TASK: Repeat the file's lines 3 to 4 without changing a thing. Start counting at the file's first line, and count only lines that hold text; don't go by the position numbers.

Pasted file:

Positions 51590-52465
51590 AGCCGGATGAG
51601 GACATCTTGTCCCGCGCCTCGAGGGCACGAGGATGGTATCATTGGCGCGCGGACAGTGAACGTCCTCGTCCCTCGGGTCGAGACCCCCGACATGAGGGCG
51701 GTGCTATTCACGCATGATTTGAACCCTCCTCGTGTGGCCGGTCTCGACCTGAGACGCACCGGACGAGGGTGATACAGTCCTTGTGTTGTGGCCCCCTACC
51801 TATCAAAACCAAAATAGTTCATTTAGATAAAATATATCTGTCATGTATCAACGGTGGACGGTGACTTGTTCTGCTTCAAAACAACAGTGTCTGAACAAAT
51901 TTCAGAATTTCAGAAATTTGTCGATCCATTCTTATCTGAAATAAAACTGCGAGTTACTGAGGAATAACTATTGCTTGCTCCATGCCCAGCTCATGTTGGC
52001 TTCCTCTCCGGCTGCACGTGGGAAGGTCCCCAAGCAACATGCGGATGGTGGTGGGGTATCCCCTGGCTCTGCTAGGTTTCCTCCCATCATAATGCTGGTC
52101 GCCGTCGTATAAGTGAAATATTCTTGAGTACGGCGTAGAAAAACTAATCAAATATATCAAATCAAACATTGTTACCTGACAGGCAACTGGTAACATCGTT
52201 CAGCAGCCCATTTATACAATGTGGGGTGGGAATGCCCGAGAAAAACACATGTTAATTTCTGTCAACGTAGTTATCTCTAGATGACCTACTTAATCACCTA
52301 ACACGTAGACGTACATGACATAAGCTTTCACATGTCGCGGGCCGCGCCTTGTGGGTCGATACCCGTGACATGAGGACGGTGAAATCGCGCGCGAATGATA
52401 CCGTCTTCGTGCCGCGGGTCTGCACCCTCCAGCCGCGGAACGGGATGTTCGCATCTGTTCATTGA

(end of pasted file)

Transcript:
51601 GACATCTTGTCCCGCGCCTCGAGGGCACGAGGATGGTATCATTGGCGCGCGGACAGTGAACGTCCTCGTCCCTCGGGTCGAGACCCCCGACATGAGGGCG
51701 GTGCTATTCACGCATGATTTGAACCCTCCTCGTGTGGCCGGTCTCGACCTGAGACGCACCGGACGAGGGTGATACAGTCCTTGTGTTGTGGCCCCCTACC